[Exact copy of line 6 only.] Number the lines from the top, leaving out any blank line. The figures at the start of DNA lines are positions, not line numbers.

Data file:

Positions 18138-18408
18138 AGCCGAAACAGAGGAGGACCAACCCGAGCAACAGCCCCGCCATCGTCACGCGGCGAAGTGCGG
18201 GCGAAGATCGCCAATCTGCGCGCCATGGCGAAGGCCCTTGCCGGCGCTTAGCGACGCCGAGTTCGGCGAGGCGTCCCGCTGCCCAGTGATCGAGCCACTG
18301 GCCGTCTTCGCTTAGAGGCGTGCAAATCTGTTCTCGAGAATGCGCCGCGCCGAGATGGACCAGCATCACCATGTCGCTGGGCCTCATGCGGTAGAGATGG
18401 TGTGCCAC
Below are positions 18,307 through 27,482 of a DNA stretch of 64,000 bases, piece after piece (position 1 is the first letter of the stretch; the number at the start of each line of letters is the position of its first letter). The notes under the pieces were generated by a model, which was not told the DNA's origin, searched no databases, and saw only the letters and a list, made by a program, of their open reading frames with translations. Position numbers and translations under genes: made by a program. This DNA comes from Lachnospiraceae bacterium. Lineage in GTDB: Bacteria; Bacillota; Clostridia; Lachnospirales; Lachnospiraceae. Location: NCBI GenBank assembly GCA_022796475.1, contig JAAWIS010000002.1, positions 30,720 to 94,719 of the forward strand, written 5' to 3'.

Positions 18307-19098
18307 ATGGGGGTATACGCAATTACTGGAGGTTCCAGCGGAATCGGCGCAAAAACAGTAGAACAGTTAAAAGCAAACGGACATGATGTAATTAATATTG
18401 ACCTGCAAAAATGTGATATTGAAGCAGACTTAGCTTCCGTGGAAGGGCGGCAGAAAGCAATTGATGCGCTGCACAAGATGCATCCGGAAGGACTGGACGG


Below are positions 18,307 through 27,482 of a DNA stretch of 64,000 bases, piece after piece (position 1 is the first letter of the stretch; the number at the start of each line of letters is the position of its first letter). The notes under the pieces were generated by a model, which was not told the DNA's origin, searched no databases, and saw only the letters and a list, made by a program, of their open reading frames with translations. Position numbers and translations under genes: made by a program. This DNA comes from Lachnospiraceae bacterium. Lineage in GTDB: Bacteria; Bacillota; Clostridia; Lachnospirales; Lachnospiraceae. Location: NCBI GenBank assembly GCA_022796475.1, contig JAAWIS010000002.1, positions 30,720 to 94,719 of the forward strand, written 5' to 3'.